JOINT BASE LANGLEY-EUSTIS, Va. –
The term “multi-capable Airmen” is a common buzzword you may have heard in the Air Force. MCA is not only a concept, but now is a developing training program expanding across the Air Force. As Airmen continue to train for tomorrow’s conflicts, the value of MCA will continue to grow.
According to U.S. Air Force Capt. Benjamin Huffman, 94th Fighter Generation Squadron director of operations and MCA program lead, MCA will look different depending on the base. The 1st Fighter Wing’s MCA training program is currently around five months and is very hands-on.
“MCA is designed to train Airmen in varying career fields, on recovering, relaunching, refueling and reloading aircraft in contingency locations in the shortest amount of time possible with no outside support,” said Huffman. “Currently, we have 20 Airmen, each with different maintenance backgrounds, such as aerospace ground equipment, weapons, ammo, low observable and more, participating in the program.”
MCA Airmen are divided into teams and scheduled to regularly train outside of their AFSCs, while still being able to accomplish the mission within their daily jobs.
Airmen from the program will still be considered as a part of their original AFSC, however, the goal is to become qualified and leverage those MCA skills during deployments.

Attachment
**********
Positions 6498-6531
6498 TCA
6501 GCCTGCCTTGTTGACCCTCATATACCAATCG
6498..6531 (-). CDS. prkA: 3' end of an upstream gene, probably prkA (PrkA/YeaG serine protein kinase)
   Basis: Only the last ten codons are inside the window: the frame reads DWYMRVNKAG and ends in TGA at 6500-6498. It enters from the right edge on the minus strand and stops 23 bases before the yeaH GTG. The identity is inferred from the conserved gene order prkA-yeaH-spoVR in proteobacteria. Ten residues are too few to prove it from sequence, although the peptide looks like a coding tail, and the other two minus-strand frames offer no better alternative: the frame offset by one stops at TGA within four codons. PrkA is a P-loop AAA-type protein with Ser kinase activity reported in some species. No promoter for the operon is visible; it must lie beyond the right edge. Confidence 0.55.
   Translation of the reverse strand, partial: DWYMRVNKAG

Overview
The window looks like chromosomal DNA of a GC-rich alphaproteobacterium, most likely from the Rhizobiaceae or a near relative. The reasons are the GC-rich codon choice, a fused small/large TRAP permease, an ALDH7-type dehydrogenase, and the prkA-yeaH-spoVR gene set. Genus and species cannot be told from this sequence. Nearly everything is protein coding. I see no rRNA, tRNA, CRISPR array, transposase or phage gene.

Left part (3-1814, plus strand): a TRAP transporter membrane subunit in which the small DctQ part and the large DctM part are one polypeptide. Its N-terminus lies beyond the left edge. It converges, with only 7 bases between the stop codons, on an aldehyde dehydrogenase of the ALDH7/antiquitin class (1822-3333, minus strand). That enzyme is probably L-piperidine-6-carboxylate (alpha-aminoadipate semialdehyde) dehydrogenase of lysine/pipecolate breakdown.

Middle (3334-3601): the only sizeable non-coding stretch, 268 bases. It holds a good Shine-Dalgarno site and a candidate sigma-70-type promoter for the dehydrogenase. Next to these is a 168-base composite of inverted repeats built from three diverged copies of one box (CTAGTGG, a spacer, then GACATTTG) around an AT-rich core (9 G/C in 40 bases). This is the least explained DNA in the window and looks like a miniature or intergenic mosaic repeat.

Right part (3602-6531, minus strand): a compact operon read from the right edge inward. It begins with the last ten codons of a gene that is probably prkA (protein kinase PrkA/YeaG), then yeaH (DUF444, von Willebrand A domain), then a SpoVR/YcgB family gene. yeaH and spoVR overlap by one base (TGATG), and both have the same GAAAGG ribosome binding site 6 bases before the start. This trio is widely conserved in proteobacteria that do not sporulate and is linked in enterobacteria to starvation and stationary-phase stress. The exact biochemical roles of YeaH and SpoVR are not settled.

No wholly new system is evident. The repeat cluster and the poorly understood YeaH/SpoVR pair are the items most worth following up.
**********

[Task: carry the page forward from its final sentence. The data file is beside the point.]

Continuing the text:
“We’re like the Swiss Army knife of the Air Force,” said Tech. Sgt. Louis Jackson, 192d Air National Guard munitions system craftsmen. “Typically, I work in Ammo, but if Langley Air Force Base were to deploy and there was, for example, an Agile Combat Employment mission, an MCA team would be able to be sent and we could accomplish the mission on fewer resources expanding the Air Force’s capabilities.”
Jackson emphasized, as other countries adapt, the United States has to adapt to maintain air superiority. The MCA program is developing Airmen to go a step beyond and accelerate change in the Air Force.
“MCA not only adds capability to the Air Force, but also survivability,” said Huffman. “It allows a team of five Airmen to fully operate with little support, or equipment, expanding the range of where our aircraft can fly and, in the end, expands our capability.”
Huffman stated, it’s not about setting a standard of needing less to accomplish more, but about developing Airmen to be the best they can be and improving our Air Force to thrive in any situation.
“We want to give credit where credit is due - they are going beyond their own team to push themselves to become the best,” said Huffman. “We are working towards identifying Airmen as MCA rather than just their AFSCs, because they not only are going to be the best at their job, but they're going to be trained in other Airmen’s jobs as well.”
Huffman mentioned that the MCA program is being continually improved and will likely expand to include other AFSCs here at JBLE-Langley. He is excited to see the Airmen graduate from their training and operate in action.
“MCA revived my spark and reminded me of why I joined the Air Force,” said Jackson. “MCA gave me the opportunity to see what other AFSCs do on a regular basis and be able to bring those fresh perspectives into my work. It is one thing to hear about accelerating change and it’s another thing to be a part of it. It opened my eyes and gave me a fresh perspective as someone in Ammo- that we are a part of something greater.”